Where There Is a (Collective) Will, There Are (Effective) Ways: Integrating Individual- and Group-Level Factors in Explaining Humanitarian Collective Action

Emma F. Thomas, Craig McGarty, Gerhard Reese, M. Berndsen, A.-M. Bliuc

Research output: Contribution to journalArticle

17 Citations (Scopus)

Abstract

The 21st century has borne witness to catastrophic natural and human-induced tragedies. These disasters necessitate humanitarian responses; however, the individual and collective bases of support are not well understood. Drawing on Duncan’s motivational model of collective action, we focus on how individual differences position a person to adopt group memberships and develop a “group consciousness” that provides the basis for humanitarian action. Longitudinal mediation analyses involving supporters of international humanitarian action (N = 384) sampled annually for 3 years provided support for the hypothesized model, with some twists. The results revealed that within time point, a set of individual differences (together, the “pro-social orientation”) promoted a humanitarian group consciousness that, in turn, facilitated collective action. However, longitudinally, there was evidence that a more general pro-social orientation undermined subsequent identification with, and engagement in, the humanitarian cause. Results are discussed in terms of understanding the interplay between individual and group in collective actions.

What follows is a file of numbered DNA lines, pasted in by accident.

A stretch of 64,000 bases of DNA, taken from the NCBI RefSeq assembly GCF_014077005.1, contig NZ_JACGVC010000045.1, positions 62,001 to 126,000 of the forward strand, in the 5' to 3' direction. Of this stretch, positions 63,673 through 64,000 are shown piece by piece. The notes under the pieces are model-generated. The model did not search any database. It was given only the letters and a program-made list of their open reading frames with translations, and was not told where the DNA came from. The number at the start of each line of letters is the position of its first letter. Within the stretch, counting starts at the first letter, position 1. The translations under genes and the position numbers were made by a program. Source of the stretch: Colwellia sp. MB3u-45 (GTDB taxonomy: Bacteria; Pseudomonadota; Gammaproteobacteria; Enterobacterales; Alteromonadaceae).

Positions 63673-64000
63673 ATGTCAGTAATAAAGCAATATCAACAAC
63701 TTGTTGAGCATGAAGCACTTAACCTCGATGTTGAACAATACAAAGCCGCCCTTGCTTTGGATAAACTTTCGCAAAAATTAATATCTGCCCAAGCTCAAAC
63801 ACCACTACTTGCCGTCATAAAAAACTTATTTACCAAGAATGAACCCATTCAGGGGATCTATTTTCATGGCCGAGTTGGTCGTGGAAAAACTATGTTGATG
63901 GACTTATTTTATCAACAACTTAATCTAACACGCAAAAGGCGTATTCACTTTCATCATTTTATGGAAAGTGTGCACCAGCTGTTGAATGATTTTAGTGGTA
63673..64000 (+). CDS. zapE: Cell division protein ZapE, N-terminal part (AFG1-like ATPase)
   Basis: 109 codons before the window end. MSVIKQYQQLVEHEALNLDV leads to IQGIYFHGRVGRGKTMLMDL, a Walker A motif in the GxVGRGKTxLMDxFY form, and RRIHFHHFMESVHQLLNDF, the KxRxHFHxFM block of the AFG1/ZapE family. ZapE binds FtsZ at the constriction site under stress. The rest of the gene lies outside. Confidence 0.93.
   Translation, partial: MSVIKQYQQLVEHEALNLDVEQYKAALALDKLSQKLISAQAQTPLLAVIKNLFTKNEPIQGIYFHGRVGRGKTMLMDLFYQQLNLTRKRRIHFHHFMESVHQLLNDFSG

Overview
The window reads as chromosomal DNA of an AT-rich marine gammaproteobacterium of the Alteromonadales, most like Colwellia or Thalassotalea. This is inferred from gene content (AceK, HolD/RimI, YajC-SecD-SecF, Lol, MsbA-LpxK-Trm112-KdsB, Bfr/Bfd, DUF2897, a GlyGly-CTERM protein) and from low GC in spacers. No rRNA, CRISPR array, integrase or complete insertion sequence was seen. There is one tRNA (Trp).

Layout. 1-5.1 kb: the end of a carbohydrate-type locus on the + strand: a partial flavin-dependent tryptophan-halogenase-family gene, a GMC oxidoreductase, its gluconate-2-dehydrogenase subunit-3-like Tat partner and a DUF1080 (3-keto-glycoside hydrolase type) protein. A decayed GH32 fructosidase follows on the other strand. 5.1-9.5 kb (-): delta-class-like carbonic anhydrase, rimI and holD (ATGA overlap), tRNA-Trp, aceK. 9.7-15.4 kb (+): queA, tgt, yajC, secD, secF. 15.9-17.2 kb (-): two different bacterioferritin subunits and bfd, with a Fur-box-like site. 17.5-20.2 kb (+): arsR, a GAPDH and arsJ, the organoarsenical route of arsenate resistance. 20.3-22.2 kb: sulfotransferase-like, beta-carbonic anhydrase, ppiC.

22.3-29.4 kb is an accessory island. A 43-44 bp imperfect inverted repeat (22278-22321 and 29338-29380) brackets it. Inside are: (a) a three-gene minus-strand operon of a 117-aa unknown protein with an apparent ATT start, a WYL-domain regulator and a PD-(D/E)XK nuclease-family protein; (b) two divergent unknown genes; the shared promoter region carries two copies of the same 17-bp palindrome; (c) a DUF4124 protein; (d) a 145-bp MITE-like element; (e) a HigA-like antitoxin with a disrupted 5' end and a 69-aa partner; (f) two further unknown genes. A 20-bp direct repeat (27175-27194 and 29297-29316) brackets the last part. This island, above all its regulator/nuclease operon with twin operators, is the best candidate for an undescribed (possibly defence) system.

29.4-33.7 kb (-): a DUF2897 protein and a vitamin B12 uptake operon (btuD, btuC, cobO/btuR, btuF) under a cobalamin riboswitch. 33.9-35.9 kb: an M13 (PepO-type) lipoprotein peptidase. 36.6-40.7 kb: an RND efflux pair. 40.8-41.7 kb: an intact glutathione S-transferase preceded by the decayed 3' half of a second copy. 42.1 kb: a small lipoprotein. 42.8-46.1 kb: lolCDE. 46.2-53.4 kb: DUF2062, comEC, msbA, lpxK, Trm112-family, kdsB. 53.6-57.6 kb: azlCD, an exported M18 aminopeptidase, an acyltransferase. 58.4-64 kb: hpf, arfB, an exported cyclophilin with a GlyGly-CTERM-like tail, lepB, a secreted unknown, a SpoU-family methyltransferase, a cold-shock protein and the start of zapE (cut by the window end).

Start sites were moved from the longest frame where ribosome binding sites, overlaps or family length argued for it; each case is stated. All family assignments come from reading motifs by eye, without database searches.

Original languageEnglish
Pages (from-to)1678-1692
Number of pages15
JournalPersonality and Social Psychology Bulletin
Volume42
Issue number12
DOIs
Publication statusPublished - 2016

Keywords

  • collective action
  • social identification
  • values
  • human rights
  • personal political salience
  • generosity
  • humanitarian action

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